Environmental Permitting Regulations

Paul Downing

If you are a manufacturing or industrial activity falling under the Environmental Permitting Regulations 2010, then the chances are that you will have to apply to the relevant regulator (Environment Agency, Natural Resources Wales or the Local Authority) for an environmental permit.

Permits are issues after relevant benchmark surveys are conducted (air, noise, contaminated land etc) on  the facility in order to measure the current impact on the environment. Over the lifetime of the permit you will have to comply with the specific conditions contained in it ( depending on your type of industrial process) and report regularly to the regulator. Once you wish to stop the process or sell the site, you will need to surrender the permit and return the site to the original conditions measured in the initial benchmarking surveys.

The permit application process is not straightforward and can be a time-consuming exercise, similar to a planning application in that the application can be advertised and neighbours and interested parties can comment on the proposed process to be permitted.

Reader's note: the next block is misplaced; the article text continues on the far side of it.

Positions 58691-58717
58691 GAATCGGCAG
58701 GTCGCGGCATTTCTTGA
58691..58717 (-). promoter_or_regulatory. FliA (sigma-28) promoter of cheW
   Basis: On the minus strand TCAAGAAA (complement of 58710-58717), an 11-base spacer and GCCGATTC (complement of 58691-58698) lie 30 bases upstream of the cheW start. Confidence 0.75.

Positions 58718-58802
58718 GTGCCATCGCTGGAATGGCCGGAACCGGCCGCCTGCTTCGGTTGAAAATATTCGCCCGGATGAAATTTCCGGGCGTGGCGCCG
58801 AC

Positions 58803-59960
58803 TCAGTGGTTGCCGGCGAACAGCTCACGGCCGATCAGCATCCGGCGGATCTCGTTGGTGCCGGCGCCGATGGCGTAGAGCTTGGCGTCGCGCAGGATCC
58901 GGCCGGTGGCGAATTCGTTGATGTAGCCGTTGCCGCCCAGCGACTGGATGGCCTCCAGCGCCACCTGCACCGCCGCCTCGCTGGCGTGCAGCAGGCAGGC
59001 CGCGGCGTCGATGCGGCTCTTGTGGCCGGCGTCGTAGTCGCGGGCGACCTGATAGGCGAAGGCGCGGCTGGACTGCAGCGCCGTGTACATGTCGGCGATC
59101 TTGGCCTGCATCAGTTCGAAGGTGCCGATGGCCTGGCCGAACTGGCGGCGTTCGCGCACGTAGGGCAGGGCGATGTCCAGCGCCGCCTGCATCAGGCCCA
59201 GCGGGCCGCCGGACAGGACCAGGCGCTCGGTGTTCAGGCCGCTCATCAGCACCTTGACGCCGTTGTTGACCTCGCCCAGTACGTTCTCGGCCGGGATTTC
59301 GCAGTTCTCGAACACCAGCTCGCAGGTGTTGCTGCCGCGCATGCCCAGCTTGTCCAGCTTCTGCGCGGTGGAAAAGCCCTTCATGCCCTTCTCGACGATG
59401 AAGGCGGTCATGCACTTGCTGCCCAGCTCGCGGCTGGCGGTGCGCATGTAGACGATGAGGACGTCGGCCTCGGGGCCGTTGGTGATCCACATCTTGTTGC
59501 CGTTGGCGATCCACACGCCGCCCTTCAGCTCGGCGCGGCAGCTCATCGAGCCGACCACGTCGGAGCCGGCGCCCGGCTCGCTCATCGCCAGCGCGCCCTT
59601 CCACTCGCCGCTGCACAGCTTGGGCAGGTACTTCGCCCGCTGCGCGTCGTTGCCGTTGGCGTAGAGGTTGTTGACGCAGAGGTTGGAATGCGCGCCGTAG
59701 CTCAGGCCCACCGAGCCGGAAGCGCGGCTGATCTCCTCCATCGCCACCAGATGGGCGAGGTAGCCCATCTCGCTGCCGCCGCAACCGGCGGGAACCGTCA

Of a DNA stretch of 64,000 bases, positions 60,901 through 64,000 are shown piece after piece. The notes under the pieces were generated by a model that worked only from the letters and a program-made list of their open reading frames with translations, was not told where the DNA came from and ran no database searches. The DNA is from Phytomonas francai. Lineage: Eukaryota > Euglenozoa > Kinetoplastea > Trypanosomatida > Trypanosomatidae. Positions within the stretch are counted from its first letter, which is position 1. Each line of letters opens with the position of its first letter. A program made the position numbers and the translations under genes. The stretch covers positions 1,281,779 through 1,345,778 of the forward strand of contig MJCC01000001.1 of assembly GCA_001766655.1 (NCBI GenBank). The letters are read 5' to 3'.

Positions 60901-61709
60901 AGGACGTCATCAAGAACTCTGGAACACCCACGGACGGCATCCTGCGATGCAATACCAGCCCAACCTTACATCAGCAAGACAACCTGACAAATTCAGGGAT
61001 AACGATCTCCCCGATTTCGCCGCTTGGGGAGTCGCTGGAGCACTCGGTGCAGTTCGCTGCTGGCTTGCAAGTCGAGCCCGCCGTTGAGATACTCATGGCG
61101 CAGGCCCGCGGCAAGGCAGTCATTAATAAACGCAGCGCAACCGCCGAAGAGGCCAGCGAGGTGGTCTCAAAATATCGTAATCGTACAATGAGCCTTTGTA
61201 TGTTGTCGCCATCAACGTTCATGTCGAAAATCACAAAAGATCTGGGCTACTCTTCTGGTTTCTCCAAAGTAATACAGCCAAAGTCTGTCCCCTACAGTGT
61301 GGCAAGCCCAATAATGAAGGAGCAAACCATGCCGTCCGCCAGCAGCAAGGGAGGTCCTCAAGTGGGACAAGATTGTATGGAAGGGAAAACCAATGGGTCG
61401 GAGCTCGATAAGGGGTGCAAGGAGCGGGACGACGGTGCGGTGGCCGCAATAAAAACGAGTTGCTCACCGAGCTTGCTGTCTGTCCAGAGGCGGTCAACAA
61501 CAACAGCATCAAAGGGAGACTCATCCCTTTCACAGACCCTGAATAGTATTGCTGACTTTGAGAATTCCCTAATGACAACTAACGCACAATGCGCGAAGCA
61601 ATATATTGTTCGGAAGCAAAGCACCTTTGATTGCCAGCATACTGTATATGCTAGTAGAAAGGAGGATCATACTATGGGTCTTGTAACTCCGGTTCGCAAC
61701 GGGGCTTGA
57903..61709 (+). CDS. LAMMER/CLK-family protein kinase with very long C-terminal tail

In order to support the permit application you may need to conduct;

  • A noise survey
  • A contaminated land study (Site Condition Report)
  • An environmental management systems (EMS) audit
  • Air modelling
  • Flood risk assessments
  • Ecology studies

or other studies in order to provide further quantified data on the proposed impact to the environment.

Penalties for operating without the appropriate permits and licences can be heavy and in extreme cases you may be issued an enforcement notice to prevent you operating.

If you require support with the permit application, supporting studies or an enforcement notice, we can help you through the process and provide practical advice at each stage to keep you on the straight and narrow.




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